Rob Bell is not an academic, and at least he’s honest about that fact. Regardless, you definitely do need to be cautious about the way he structures his arguments. He makes very broad claims about many in Christian history who have been universalists. Some were, to be sure, especially in the first few centuries, but he is a master of exaggeration in making it sound like the church has always been about 50/50 and that it is only our last couple generations that has gone away from that. It is a position that has been held at various points, but it has always been a minority except possibly in the first couple centuries. Bell also focuses only on Scripture texts that support his point, and does not do anything at all with texts that would oppose it – doesn’t even bother with a defence. He talks about some translation issues of Greek, but once stating that something is an issue, he picks a side and then speaks the rest of the way as if his side is definitely correct. In some parts, if you reject his translation, a big chunk of the argument falls apart.
On top of exaggerating his own arguments, he turns his opponents into straw men. He dismisses things offhand by making caricatures instead of the more fleshed-out versions that his opponents would actually say. For example, as I said, he doesn’t provide any Scripture that might seem to oppose him. It’s a brilliant writing style, of course, but if you rely solely on one book for deciding your opinion, you are not nearly getting an accurate view. And as I said in The Good, asking questions is important. Some might be tempted to accept his answers as blindly as others might be tempted to accept the answers of his opponents. Just be warned that you aren’t really hearing other opinions.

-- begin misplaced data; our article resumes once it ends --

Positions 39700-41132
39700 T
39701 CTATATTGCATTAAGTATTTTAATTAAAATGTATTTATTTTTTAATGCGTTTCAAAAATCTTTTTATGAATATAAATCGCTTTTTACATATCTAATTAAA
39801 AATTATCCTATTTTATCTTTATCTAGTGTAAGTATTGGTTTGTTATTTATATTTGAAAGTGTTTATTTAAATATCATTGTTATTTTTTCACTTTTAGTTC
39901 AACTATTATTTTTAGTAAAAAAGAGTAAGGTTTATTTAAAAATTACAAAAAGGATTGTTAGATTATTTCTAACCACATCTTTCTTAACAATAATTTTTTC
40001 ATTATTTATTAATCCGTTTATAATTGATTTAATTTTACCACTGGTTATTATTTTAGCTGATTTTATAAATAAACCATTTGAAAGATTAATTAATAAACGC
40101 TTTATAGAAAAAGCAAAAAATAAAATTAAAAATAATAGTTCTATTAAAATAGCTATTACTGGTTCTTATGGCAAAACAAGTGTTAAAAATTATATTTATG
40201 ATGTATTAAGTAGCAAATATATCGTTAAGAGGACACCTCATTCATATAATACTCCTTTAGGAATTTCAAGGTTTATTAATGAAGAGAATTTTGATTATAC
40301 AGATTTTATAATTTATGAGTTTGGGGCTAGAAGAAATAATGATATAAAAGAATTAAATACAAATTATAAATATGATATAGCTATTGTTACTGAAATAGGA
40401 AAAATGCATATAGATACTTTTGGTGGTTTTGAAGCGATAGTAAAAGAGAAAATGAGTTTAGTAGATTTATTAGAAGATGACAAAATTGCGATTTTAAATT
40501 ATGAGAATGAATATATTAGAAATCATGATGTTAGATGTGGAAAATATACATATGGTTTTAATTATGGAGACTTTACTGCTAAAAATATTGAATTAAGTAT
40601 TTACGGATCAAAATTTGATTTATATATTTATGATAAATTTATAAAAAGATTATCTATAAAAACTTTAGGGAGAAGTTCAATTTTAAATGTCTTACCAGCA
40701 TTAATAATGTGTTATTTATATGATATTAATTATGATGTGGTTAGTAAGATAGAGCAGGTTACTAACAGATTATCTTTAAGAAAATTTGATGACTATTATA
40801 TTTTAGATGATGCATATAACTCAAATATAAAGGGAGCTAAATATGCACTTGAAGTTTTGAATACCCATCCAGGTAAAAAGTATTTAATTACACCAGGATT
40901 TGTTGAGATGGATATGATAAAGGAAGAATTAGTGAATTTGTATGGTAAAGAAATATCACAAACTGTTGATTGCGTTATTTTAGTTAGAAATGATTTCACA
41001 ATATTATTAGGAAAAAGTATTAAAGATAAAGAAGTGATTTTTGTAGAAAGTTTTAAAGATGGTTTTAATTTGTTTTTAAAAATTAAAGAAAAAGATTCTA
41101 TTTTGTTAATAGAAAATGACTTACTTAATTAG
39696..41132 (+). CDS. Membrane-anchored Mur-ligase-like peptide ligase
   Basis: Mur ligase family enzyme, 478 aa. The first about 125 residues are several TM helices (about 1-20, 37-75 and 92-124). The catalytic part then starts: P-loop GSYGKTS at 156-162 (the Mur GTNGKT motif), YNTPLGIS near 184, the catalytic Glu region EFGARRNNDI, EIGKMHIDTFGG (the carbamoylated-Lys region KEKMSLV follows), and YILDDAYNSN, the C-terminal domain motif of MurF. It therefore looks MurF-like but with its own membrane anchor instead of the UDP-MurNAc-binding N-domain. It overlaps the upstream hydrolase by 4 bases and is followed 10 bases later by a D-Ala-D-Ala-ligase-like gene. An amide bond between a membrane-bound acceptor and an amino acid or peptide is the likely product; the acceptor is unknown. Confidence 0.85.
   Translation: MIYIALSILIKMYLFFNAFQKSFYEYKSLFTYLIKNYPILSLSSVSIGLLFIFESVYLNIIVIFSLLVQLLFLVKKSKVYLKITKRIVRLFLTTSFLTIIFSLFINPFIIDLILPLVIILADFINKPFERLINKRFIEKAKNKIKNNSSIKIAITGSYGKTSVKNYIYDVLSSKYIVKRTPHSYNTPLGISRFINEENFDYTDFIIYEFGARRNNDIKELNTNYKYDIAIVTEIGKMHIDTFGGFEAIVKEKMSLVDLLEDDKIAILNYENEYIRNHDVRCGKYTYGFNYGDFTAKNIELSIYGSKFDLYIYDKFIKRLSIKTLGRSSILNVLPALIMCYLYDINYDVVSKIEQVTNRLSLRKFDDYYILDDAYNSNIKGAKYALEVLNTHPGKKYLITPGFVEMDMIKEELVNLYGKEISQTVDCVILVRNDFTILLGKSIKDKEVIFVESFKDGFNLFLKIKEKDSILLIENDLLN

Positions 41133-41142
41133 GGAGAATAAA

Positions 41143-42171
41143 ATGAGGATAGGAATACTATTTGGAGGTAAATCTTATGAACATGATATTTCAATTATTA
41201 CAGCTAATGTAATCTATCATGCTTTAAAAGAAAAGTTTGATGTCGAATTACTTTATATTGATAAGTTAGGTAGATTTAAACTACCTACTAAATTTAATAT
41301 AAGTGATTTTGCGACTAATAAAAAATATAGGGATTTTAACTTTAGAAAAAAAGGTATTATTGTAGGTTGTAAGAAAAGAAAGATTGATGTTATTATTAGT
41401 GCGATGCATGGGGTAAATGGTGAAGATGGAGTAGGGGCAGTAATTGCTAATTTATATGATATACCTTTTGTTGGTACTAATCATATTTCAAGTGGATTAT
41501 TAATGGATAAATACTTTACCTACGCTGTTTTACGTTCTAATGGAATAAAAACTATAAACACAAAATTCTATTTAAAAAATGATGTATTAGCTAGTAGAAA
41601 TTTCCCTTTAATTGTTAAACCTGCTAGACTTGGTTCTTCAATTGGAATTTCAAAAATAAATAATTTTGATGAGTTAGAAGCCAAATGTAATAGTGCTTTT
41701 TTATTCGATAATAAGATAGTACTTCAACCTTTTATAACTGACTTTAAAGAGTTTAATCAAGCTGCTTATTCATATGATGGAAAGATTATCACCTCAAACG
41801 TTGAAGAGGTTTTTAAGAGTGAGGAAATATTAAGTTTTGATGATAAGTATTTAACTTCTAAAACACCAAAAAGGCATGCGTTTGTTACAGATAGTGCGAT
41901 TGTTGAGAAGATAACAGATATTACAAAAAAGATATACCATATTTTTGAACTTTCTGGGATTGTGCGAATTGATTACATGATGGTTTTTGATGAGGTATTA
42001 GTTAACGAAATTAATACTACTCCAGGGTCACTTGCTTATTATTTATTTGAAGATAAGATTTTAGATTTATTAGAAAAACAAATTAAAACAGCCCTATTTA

Is Bell a universalist or isn’t he? Both. Maybe. Sort of. Depending on your definition. As I mentioned above, his primary point about the nature of Heaven and Hell is what that means right now on earth. Hell is very real and not empty, he’d say, but he’d be referring to the things on earth which could only rightfully be called Hell. In terms of the traditional Heaven and Hell of the afterlife, it’s there but it isn’t a focus. Bell argues that as most Christians would say, God will bring justice on evil. As most Christians would say, those evils, those “Hells”, will not be present in the future Heaven. So those who commit those evils obviously also cannot be a part of Heaven. Stop there and he’s not a universalist, completely in agreement with the standard evangelical view.